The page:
Existing Site-Built Home Sales Continue to Fall as Manufactured Home Sales Surge

Beginning in 2013, the annual shipments (sales) of manufactured homes began ticking upward, according to the U.S. Census Bureau. Although they decreased in 2020, likely due to the pandemic, shipments of manufactured homes bounced back with gusto in 2021 and 2022. In fact, 2021 has seen the most monthly shipments of manufactured homes since 2006.

Meanwhile, the sales of existing pre-owned site-built homes have fallen significantly as prices have eliminated many low-to-medium-income American home buyers. Those homebuyers are discovering manufactured housing to be at least equal, and often superior, in every respect, to site-built existing and newly constructed traditional homes, and will have a cost of up to 50% less. The following reflects the continuing growth and affordability of manufactured homes versus site-built homes.

MANUFACTURED HOMES:  Shipments (sales) of manufactured homes have continued to increase, month over month, for each of the first 6 months of 2022, up 20.5% compared to June 2021. Remarkable, considering last year’s (2021) shipments reached the highest totals in over 15 years.

SITE-BUILT HOMES:  Existing site-built home sales fell 5.9% from June, the sixth-straight monthly decline, and 20.2% from one year ago, with all four U.S. regions recording fewer sales, the National Association of Realtors said.

MANUFACTURED HOMES: The average factory-built home costs $106,590* to build at $72.46 per square foot. (Single section $71,610 – multi-section $129,840).

SITE-BUILT HOMES: The median existing-home sales price climbed to 10.8% from one year ago to $403,800, up 10.8% from July 2021 ($364,600), as prices increased in all regions. It was the 125th consecutive month of year-over-year price increases, the longest on record.

Northeast region sales of existing homes fell 7.5% from June and 16.2% down from July 2021. The median price in the Northeast was $444,000, up 8.1% from last year.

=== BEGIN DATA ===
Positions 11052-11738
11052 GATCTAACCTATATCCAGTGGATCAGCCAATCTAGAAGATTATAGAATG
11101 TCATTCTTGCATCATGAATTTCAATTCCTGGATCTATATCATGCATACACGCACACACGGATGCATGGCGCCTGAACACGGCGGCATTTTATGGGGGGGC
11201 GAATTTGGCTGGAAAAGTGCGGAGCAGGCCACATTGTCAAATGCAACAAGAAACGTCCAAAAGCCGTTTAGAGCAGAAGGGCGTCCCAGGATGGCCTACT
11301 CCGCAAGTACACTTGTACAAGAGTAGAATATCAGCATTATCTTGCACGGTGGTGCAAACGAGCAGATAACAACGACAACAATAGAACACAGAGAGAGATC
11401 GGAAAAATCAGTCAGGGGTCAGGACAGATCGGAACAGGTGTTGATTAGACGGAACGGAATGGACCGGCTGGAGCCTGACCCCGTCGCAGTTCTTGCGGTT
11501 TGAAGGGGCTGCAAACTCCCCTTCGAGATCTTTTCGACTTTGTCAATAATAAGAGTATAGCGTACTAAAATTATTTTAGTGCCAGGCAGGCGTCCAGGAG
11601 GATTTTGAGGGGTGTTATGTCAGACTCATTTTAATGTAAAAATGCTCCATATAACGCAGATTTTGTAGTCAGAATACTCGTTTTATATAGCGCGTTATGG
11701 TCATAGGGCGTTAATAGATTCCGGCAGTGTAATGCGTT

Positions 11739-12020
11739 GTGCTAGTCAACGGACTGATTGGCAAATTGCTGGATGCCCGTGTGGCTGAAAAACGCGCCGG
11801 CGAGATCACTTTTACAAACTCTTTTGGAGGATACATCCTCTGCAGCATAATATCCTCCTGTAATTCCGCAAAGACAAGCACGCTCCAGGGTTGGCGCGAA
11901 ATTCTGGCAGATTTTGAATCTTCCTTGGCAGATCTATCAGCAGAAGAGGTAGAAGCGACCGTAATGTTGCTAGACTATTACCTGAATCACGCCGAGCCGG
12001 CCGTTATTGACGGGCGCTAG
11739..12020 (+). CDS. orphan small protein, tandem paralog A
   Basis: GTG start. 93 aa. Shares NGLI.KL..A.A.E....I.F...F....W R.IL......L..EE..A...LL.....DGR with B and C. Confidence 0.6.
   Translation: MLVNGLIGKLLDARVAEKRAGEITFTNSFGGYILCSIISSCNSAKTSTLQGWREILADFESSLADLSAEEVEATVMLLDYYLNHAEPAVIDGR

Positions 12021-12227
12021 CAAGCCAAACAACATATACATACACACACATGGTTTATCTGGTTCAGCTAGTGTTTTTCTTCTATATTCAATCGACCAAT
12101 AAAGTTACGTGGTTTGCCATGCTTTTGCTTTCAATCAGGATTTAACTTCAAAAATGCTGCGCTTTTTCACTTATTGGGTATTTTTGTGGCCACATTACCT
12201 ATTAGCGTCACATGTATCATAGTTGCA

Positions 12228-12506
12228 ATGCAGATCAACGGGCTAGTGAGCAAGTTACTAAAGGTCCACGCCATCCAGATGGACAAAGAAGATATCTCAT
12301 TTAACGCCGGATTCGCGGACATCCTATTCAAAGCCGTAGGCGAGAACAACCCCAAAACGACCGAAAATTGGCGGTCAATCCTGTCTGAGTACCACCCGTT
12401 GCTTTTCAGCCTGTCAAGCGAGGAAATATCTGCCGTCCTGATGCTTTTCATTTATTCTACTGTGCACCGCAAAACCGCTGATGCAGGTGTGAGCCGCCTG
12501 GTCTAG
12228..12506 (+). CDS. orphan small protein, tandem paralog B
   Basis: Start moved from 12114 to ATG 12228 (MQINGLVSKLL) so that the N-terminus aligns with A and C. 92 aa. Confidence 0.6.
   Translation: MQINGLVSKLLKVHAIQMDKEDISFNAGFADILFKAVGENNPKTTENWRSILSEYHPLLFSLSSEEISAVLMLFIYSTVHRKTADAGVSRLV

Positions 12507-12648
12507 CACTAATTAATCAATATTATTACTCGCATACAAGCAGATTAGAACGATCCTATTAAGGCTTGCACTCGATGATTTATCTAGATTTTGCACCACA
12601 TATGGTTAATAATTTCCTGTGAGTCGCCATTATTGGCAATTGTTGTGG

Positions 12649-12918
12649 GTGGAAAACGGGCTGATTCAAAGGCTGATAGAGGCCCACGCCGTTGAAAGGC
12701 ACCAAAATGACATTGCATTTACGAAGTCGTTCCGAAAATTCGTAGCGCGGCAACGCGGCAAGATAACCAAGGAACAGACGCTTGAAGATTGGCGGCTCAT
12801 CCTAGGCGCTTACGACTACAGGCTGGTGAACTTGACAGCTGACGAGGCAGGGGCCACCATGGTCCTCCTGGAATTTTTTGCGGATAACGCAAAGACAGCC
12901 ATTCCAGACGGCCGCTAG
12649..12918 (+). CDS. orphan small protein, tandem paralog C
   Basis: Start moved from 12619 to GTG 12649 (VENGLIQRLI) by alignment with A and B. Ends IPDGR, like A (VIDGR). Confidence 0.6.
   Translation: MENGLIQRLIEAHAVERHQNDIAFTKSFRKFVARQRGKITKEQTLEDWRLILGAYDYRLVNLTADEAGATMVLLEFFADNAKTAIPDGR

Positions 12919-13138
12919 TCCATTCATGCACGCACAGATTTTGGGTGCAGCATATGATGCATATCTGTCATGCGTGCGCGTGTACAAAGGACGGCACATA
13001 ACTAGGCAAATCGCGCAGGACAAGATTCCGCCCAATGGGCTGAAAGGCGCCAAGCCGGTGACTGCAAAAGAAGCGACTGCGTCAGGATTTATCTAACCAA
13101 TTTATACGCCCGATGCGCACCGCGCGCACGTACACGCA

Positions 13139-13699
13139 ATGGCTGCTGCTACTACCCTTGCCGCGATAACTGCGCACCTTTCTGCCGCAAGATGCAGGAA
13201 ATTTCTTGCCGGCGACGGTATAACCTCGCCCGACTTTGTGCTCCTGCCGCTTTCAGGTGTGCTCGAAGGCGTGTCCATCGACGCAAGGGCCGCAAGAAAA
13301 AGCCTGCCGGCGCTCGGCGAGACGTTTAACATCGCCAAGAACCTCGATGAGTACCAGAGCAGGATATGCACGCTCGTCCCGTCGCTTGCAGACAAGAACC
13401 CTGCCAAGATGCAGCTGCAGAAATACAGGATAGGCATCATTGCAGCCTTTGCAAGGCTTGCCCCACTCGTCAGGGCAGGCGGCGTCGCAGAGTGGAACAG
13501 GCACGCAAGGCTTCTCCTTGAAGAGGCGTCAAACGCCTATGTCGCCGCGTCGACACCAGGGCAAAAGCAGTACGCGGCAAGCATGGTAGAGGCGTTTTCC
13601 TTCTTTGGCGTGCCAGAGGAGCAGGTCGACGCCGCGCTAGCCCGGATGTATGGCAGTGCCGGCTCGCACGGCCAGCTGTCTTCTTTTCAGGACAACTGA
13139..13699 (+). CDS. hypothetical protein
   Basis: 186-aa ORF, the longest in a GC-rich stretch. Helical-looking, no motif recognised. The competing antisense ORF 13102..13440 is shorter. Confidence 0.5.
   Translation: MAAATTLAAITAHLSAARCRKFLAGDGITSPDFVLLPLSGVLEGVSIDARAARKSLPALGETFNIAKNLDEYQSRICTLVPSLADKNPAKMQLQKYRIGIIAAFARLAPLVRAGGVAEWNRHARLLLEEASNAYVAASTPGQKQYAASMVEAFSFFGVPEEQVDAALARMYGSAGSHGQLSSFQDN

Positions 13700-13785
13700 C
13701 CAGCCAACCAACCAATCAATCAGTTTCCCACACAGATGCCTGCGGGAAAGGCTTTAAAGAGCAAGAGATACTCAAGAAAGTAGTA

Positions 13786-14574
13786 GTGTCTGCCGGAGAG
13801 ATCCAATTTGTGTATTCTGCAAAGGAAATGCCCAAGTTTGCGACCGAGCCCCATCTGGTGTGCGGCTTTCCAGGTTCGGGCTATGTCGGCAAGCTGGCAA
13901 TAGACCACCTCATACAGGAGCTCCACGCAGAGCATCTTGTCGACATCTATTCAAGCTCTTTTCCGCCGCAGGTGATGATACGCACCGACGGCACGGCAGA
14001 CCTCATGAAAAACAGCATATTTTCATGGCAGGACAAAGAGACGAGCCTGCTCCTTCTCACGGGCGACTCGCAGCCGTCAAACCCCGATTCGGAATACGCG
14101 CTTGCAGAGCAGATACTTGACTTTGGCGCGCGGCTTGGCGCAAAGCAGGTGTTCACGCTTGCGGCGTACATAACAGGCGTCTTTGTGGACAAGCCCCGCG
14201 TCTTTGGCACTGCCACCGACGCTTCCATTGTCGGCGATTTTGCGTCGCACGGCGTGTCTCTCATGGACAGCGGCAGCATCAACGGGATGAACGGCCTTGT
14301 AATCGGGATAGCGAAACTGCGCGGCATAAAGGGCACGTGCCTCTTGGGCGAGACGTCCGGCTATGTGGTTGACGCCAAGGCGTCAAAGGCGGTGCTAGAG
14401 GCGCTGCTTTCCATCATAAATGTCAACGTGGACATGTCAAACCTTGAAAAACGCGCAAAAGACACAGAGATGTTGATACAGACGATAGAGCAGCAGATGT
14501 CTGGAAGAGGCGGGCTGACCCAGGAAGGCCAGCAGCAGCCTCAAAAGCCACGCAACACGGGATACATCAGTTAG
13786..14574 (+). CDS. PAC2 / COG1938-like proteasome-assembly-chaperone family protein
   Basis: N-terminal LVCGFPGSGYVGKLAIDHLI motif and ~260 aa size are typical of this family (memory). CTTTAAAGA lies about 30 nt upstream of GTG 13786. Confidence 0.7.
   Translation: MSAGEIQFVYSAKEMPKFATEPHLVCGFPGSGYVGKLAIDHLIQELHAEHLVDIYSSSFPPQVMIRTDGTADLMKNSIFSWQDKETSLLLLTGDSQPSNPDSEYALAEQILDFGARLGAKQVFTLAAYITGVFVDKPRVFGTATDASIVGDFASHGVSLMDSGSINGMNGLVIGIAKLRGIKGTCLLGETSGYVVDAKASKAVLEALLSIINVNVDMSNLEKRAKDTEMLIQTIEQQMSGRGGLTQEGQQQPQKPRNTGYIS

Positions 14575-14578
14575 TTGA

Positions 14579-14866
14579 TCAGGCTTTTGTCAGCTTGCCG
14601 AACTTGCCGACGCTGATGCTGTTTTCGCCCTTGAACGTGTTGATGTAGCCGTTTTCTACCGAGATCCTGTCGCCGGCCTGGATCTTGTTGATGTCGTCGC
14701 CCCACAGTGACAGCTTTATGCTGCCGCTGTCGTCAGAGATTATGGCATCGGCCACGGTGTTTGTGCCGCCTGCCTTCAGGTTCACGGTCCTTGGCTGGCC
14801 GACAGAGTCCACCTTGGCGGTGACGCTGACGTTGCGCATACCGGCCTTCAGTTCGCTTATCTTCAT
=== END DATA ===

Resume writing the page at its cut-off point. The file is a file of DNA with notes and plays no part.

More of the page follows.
Midwest region sales of existing homes declined 14.4% from July 2021. The median price in the Midwest was $293,300, up 7% from the previous year.

South region sales of existing homes declined 5.3% in July, down 19.6% from the previous year. The median price in the South was $365,200, up 14.7% from July 2021

West region sales of existing homes declined 9,4% compared to June and down 30.4% from this time last year. The median price in the west was $614,900!, an 8.1% jump from July 2021.

Realtor.com’s Market Trends Report in July shows that the largest year-over-year median list price growth occurred in Miami (+36.2%), Memphis, Tenn. (+32.7%), and Orlando (+28.4%). 

“We are witnessing a housing recession in terms of declining home sales and home building,” said NAR Chief Economist Lawrence Yun. “However, it’s not a recession in home prices. Inventory remains tight and prices continue to rise nationally, with nearly 40% of homes still commanding the full list price.”

Sources: National Association of Realtors   Manufactured Housing Institute  National Mortgage Professional  U.S. Census Bureau


*Average as of October 2021

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